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I'm writing a sports management simulation game. Like most sport management games, it makes heavy use of statistics. I would like to use real players, teams and league names.

i) Am I running the risk of getting into legal battles if I should use the real names?
ii) Also what about team colours and emblems etc?

Update Much thanks for all the input!

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i) huge risk, guaranteed. –  Patrick Hughes Mar 20 '12 at 9:59
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possibly insteresting: gamedev.stackexchange.com/questions/23064/… –  Colin Pickard Mar 20 '12 at 13:06
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2 Answers 2

up vote 13 down vote accepted

Neither one is legally acceptable. In short: a person's name and likeness is their own property and they have a right to decide how it's used, and the same goes for a sport team's emblem (but under separate laws).

Using someone's name and likeness without permission

Wikipedia has this to say:

The right of publicity, often called personality rights, is the right of an individual to control the commercial use of his or her name, image, likeness or other unequivocal aspects of one's identity.

Citizen Media Law Project, an American site, confirms that violation of a person's right of publicity would lead to tremendous legal trouble:

In most states, you can be sued for using someone else's name, likeness, or other personal attributes without permission for an exploitative purpose.

[A few sentences later...] There are two distinct legal claims that potentially apply to these kinds of unauthorized uses: (1) invasion of privacy through misappropriation of name or likeness ("misappropriation"); and (2) violation of the right of publicity. (The "right of publicity" is the right of a person to control and make money from the commercial use of his or her identity.)

Emphasis added. There are some exceptional circumstances (which you are almost certainly not covered by) and if you want to go into those I recommend you research the topic further yourself, or consult an actual lawyer.

Usage of a sports emblem without permission

Sports emblems are a trademark of the sporting body and the emblem is their intellectual property, covered by copyright. For instance, the Blazers logo usage page expresses their position on the matter (emphasis added):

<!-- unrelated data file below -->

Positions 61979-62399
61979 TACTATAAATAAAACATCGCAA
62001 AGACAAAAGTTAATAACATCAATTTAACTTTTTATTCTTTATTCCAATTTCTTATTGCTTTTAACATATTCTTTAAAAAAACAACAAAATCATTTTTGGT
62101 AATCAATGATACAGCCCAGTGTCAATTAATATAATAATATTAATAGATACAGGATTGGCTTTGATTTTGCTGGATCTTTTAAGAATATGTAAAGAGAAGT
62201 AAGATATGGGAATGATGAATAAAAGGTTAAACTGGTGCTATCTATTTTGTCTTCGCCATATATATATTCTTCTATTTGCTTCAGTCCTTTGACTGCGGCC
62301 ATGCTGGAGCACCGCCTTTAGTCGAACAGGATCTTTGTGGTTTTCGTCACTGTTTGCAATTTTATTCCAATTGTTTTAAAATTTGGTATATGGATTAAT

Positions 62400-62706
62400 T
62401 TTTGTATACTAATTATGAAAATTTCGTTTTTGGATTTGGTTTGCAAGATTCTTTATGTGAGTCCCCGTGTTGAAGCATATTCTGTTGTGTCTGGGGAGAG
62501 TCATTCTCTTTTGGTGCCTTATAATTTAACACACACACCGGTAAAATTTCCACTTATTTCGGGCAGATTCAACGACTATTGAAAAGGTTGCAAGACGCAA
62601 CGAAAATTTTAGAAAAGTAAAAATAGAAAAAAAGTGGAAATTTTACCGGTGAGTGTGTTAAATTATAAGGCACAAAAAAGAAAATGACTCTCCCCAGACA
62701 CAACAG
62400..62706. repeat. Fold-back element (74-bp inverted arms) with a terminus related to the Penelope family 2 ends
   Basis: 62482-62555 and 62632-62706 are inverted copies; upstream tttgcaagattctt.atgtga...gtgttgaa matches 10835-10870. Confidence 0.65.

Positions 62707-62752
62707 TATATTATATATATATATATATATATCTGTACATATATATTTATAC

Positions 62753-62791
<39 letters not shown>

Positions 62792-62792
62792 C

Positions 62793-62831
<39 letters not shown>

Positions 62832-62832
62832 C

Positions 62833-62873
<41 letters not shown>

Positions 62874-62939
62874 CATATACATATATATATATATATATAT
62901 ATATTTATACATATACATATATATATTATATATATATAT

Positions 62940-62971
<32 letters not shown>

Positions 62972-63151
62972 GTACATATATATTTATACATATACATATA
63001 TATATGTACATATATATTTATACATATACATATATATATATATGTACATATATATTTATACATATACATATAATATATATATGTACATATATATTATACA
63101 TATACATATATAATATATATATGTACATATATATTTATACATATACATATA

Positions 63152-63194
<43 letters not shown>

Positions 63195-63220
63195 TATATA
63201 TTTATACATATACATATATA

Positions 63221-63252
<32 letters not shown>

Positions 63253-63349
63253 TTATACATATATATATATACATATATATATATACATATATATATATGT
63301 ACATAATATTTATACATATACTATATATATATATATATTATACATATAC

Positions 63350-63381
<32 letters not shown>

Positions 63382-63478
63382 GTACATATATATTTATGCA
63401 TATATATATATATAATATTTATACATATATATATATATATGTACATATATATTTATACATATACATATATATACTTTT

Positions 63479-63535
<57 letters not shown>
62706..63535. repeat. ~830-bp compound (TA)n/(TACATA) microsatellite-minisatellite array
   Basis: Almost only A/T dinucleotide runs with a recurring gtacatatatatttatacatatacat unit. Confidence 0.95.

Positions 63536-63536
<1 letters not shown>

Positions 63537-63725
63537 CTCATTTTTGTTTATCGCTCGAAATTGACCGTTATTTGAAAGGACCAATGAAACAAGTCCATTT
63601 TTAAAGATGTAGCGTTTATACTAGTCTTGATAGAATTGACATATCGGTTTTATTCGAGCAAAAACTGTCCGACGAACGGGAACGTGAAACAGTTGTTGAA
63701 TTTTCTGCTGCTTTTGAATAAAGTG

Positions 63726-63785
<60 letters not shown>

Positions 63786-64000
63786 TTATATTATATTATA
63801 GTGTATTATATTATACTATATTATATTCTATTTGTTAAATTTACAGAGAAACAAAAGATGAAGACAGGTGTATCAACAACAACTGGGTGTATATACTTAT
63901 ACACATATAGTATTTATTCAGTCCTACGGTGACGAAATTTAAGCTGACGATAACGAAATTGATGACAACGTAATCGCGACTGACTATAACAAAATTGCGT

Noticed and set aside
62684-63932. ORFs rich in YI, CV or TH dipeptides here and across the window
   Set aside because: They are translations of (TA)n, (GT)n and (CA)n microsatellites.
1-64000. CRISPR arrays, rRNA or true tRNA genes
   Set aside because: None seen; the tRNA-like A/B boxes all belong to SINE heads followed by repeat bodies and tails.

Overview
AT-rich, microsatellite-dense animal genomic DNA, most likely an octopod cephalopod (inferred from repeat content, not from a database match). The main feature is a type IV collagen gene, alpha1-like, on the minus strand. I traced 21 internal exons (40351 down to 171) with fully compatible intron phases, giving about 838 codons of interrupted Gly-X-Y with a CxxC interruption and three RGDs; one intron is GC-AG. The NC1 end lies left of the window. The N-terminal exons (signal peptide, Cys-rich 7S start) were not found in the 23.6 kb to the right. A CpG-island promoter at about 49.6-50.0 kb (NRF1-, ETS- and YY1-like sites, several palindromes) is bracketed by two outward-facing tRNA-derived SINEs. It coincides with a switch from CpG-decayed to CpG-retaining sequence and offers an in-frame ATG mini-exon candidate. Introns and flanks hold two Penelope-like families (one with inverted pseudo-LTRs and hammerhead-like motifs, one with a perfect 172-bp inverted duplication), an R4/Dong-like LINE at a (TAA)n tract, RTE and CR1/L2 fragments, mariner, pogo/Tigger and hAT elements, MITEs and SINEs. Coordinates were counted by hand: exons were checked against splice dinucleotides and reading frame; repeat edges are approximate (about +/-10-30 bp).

We get many requests from Trail Blazers fans for permission to use or reprint the official Trail Blazers logos or other images for their own projects.

While we certainly appreciate the enthusiasm, Trail Blazers images and logos are protected under trademark and copyright laws and unauthorized use is not permitted.

Blazers.com content, including text, photos, graphics, audio and video material can not be published, broadcast, rewritten for broadcast or publication, used or redistributed in any medium without the express written permission of the NBA and the Trail Blazers organization.

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Good answer, though notice how neither the team name nor its colors (as opposite to its emblem) aren't covered here. Of course this doesn't mean they aren't protected by some law, but since I've never seen a game anywhere going any length to fake the team name or colors, I'd safely say it likely is legal to use them. (still need a lawyer anyway, etc.). –  Lohoris Mar 20 '12 at 12:10
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Some colours are actually copyrighted for its use in specific sector. Like the Pink of T-Mobile, for example see: gbatmw.net/showthread.php?tid=7372 . Now ofc this isn't a sports team, but if a company can trademark a colour, then a sports team can do it as well. –  Roy T. Mar 20 '12 at 12:23
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@Lohoris The team's name is probably a trademark - I'm not clear on their colours, however. There might well be fair use involved here. At this point, if Maurice really wants to reference existing teams, he should be consulting a lawyer of his jurisdiction to avoid any potential legal troubles - or consider just using completely fictional teams. –  Jonathan Hobbs Mar 20 '12 at 12:25
    
@RoyT. LMAO. Well, this falls under the more generic case of "corporate assholes might sue you no matter what, and you'll lose no matter what", so you can easily dismiss it (since you can't neither predict it nor defend against it). –  Lohoris Mar 20 '12 at 12:25
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The colour issue is not about copyright but is the concept of "trade dress". Just as trademarks exist to prevent you abusing someone's name to succeed in their industry, trade dress protection exists to stop you abusing a brand's appearance in the same way. –  Kylotan Mar 20 '12 at 13:11
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  • there are plenty of AAA games which are using fake names, so you should have guessed there have to be royalties involved
  • being free and/or open source is usually irrelevant
  • you might be able, according to your legislation, to use something, i.e. player names might be not allowed but, for example, team colors might be (that's just an random example, not real, check with a lawyer!)

The best course of action might be using all-fake, and allow your users to use "customisation packs" which of course you won't provide until you know they are legal (i.e. until your lawyer tells you you can).

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+1 for 'fake it', though I hope that isn't a legal grey area if you can clearly recognise who the person's meant to be. –  Jonathan Hobbs Mar 20 '12 at 12:01
    
@JonathanHobbs: I've seen countless games doing this for years... of course this doesn't mean it is legal, but it means it likely is (or, at least, was). –  Lohoris Mar 20 '12 at 12:07
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